Landau’s work is simultaneously technical and very easy to quickly read. This is the result of inspired prose and gifted editing. As a result, she doesn’t waver from working through the intricacies of DNSSEC, nor how encryption keys are exchanged or mobile surveillance conducted, and by the time the reader finishes the book they will have a good high-level understanding of how these technologies and systems (amongst many others!) work. On the policy side, she gracefully walks the reader through the encryption wars of the 1990s, as well as the politics of wiretapping more generally in the US. You don’t need to be a nerd to get the tech side of the book, nor do you need to be a policy wonk to understand the politics of American wiretapping.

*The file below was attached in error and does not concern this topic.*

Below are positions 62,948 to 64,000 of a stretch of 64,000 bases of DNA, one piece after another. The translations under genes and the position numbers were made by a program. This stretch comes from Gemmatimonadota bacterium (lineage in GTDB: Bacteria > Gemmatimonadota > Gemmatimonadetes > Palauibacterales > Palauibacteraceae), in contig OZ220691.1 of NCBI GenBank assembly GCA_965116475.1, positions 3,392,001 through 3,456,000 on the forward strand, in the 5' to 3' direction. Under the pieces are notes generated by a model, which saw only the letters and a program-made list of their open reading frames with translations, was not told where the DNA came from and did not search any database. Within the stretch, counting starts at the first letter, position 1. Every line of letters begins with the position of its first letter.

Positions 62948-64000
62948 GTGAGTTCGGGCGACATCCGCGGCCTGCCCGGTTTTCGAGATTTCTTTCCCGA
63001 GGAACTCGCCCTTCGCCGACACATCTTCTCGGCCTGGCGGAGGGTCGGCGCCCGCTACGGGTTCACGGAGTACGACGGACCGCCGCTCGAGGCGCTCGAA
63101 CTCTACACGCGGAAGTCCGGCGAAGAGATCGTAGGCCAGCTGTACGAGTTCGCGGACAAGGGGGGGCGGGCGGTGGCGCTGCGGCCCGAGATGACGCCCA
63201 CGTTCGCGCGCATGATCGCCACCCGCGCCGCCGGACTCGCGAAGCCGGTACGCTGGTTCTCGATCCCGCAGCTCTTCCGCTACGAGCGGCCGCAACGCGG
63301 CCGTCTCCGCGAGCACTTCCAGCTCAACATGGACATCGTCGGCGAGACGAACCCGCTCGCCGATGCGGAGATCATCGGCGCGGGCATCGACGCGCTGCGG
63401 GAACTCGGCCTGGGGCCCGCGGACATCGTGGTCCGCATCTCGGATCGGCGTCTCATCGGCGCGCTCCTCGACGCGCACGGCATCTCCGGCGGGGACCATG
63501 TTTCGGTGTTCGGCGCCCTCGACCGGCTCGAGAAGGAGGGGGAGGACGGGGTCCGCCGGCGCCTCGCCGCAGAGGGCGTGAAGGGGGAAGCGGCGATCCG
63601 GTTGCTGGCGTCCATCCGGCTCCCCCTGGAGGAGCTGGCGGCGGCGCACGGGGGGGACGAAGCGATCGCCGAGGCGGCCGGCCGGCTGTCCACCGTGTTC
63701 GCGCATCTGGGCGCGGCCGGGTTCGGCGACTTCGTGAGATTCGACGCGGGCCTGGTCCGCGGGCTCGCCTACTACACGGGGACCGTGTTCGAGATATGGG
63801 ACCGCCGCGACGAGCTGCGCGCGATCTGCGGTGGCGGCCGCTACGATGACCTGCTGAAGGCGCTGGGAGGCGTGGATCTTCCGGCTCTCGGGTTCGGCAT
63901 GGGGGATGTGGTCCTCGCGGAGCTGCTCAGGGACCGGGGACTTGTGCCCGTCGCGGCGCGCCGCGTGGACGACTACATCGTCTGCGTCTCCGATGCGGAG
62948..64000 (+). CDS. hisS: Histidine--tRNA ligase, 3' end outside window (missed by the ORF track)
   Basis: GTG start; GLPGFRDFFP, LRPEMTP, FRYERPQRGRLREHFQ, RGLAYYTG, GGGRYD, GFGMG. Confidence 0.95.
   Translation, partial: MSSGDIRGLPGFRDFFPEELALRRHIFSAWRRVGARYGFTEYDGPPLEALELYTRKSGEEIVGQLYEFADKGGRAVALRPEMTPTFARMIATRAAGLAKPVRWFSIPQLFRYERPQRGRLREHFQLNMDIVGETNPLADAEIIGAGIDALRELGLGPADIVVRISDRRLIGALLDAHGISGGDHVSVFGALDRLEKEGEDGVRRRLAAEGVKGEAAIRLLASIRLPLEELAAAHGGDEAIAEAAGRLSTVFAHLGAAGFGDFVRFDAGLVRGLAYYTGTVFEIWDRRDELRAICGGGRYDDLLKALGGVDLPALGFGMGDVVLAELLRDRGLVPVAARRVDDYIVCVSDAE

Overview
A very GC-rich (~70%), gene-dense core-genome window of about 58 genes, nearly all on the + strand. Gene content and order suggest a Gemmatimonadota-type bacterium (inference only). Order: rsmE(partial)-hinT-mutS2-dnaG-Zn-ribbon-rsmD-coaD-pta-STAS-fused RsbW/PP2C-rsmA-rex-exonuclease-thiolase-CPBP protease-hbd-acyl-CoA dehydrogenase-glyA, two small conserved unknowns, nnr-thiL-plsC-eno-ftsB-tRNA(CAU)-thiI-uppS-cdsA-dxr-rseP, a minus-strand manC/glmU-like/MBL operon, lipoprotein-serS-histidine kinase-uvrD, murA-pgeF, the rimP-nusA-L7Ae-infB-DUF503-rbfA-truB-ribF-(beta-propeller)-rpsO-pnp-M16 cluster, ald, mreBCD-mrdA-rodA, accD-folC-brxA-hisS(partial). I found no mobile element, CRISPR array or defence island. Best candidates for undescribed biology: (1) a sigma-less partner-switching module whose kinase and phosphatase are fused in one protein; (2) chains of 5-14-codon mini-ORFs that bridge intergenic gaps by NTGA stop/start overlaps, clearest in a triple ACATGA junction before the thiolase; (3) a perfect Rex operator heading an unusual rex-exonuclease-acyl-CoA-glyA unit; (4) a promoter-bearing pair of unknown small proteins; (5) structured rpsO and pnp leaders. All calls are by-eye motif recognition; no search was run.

Given that her policy analyses are based on deep technical understanding of the issues at hand, each of her recommendations carry a considerable amount of weight. As examples, after working through authentication systems and their deficits, she differentiates between three levels of online identification (machine-based, which relies on packets; human, which relies on application authentication; and digital, which depends on biometric identifiers). This differentiation lets her consider the kinds of threats and possibilities each identification-type provides. She rightly notes that the “real complication for attribution is that the type of attribution varies with the type of entity for which we are seeking attribution” (58). As such, totalizing identification systems are almost necessarily bound to fail and will endanger our overall security profiles by expanding the surface that attackers can target.